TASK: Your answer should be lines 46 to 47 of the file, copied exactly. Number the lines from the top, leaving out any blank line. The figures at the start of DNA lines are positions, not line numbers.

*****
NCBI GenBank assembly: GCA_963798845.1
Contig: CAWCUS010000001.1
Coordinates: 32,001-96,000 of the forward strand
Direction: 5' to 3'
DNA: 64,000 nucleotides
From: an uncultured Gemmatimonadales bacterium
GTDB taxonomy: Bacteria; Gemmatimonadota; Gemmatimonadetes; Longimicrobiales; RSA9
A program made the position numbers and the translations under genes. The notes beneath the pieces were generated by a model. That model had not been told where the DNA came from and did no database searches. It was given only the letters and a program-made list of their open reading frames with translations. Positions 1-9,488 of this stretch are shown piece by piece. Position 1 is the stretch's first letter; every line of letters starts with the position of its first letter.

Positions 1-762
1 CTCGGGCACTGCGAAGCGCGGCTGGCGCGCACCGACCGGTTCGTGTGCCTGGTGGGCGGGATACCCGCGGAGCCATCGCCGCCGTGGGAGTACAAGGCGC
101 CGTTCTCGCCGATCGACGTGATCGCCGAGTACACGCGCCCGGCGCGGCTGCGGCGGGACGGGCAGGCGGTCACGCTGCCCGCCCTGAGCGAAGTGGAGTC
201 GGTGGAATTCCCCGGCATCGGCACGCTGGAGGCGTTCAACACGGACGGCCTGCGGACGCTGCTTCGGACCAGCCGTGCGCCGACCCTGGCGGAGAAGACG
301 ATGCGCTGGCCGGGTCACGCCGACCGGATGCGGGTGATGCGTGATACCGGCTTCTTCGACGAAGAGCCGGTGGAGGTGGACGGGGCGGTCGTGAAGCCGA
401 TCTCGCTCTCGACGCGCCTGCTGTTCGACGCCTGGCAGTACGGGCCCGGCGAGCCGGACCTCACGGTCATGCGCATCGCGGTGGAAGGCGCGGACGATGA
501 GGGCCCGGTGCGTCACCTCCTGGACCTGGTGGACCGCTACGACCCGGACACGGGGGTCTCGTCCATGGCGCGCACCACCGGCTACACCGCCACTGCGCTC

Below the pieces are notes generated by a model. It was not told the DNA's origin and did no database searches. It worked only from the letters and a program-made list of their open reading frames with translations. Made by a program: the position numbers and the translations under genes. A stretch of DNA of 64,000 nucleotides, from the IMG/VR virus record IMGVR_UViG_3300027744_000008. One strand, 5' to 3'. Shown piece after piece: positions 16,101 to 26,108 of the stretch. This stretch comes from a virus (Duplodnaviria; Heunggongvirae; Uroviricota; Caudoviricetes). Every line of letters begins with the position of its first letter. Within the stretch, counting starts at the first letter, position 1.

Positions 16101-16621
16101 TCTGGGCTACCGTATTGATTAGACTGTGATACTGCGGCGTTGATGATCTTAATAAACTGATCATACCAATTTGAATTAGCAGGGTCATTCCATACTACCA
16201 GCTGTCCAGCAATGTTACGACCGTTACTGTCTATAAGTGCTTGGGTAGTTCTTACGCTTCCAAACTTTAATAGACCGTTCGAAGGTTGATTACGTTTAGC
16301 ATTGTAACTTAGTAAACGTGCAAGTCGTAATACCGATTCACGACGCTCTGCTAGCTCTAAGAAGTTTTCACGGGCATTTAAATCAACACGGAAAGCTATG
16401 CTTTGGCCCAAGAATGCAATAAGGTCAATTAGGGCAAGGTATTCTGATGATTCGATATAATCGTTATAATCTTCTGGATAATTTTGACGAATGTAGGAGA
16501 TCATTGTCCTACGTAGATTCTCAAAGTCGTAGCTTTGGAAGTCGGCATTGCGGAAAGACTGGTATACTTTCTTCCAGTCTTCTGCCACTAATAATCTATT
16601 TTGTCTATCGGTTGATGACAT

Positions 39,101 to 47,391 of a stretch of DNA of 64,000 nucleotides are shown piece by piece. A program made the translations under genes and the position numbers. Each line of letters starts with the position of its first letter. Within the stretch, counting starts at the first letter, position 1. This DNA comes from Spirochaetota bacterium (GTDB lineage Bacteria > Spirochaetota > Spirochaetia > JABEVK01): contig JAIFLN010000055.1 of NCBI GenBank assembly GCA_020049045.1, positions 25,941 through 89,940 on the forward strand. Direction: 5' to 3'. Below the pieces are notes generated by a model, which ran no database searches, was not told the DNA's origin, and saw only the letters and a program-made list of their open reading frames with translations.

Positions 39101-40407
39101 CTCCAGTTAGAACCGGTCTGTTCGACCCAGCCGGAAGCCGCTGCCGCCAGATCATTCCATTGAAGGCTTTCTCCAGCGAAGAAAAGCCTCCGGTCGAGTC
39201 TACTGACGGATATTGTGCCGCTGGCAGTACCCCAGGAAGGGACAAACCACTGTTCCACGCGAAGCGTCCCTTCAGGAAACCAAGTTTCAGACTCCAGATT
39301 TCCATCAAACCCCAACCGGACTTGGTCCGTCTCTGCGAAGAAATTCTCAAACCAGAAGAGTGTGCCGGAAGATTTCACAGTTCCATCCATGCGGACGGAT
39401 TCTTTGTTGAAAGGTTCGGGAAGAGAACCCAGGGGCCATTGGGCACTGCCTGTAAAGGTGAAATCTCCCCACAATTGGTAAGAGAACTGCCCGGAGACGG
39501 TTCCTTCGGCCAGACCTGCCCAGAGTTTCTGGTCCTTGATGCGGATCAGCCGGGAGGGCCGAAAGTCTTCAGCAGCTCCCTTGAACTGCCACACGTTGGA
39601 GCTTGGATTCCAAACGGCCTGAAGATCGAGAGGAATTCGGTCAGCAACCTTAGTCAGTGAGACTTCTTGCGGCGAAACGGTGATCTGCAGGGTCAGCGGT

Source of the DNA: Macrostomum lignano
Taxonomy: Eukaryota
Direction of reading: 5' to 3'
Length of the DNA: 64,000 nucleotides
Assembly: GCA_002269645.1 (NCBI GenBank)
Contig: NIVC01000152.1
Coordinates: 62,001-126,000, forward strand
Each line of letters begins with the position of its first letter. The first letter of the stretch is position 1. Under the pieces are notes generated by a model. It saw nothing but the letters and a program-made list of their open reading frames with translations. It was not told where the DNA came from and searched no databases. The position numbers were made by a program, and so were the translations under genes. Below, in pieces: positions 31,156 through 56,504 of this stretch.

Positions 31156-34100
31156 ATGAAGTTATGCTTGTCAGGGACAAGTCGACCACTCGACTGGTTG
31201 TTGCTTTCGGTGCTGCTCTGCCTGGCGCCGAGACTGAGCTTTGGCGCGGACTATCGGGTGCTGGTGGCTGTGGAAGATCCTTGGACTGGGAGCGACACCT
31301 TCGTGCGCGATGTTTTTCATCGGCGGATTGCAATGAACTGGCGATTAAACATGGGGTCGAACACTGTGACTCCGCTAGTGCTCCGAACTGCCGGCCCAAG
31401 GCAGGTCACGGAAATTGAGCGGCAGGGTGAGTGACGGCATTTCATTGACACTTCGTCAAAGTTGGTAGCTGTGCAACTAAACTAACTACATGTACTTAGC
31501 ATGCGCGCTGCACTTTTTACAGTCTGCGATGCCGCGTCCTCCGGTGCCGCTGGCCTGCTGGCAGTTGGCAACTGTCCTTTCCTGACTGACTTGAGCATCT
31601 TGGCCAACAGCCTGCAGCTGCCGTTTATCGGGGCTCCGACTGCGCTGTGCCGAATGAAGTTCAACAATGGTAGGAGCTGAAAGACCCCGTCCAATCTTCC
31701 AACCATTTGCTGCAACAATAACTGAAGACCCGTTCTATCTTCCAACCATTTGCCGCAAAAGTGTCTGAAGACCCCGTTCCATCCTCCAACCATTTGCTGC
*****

31601 TGGCCAACAGCCTGCAGCTGCCGTTTATCGGGGCTCCGACTGCGCTGTGCCGAATGAAGTTCAACAATGGTAGGAGCTGAAAGACCCCGTCCAATCTTCC
31701 AACCATTTGCTGCAACAATAACTGAAGACCCGTTCTATCTTCCAACCATTTGCCGCAAAAGTGTCTGAAGACCCCGTTCCATCCTCCAACCATTTGCTGC